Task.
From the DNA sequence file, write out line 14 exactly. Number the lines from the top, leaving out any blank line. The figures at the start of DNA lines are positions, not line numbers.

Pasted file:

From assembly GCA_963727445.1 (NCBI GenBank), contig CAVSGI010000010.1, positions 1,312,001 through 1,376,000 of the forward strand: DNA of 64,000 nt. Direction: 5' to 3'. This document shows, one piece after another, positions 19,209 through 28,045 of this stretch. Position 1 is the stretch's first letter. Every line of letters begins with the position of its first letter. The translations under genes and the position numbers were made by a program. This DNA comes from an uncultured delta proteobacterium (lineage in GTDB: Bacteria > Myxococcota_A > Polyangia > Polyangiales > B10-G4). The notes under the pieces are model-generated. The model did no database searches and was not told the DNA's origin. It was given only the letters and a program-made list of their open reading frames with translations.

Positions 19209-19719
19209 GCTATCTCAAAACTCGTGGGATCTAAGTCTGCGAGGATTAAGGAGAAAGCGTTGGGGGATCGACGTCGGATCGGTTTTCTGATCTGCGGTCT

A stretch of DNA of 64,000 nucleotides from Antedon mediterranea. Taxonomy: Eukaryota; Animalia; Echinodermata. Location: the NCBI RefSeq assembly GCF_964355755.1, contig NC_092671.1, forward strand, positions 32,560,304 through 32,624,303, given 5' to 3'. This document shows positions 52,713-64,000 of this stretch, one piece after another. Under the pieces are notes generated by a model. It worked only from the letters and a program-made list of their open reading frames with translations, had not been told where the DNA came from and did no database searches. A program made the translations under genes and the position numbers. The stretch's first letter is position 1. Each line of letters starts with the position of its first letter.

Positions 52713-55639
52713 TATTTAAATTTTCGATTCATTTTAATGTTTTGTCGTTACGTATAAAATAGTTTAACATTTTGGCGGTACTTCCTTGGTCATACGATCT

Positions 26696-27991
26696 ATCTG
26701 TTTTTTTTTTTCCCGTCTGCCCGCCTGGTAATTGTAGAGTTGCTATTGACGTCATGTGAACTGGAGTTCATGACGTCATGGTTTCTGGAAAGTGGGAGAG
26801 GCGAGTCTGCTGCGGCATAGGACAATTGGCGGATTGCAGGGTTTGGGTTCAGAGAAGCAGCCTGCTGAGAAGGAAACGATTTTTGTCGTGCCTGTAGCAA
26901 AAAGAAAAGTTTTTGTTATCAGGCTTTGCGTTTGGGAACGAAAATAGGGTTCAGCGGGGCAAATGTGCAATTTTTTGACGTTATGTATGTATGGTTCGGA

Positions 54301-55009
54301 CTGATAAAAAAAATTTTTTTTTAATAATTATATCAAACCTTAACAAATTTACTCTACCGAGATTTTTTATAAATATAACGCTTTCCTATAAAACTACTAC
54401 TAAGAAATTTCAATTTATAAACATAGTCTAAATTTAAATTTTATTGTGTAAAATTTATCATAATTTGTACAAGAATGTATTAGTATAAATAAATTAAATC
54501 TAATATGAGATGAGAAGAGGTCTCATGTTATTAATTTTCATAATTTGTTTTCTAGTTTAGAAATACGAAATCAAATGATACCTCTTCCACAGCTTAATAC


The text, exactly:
54401 TAAGAAATTTCAATTTATAAACATAGTCTAAATTTAAATTTTATTGTGTAAAATTTATCATAATTTGTACAAGAATGTATTAGTATAAATAAATTAAATC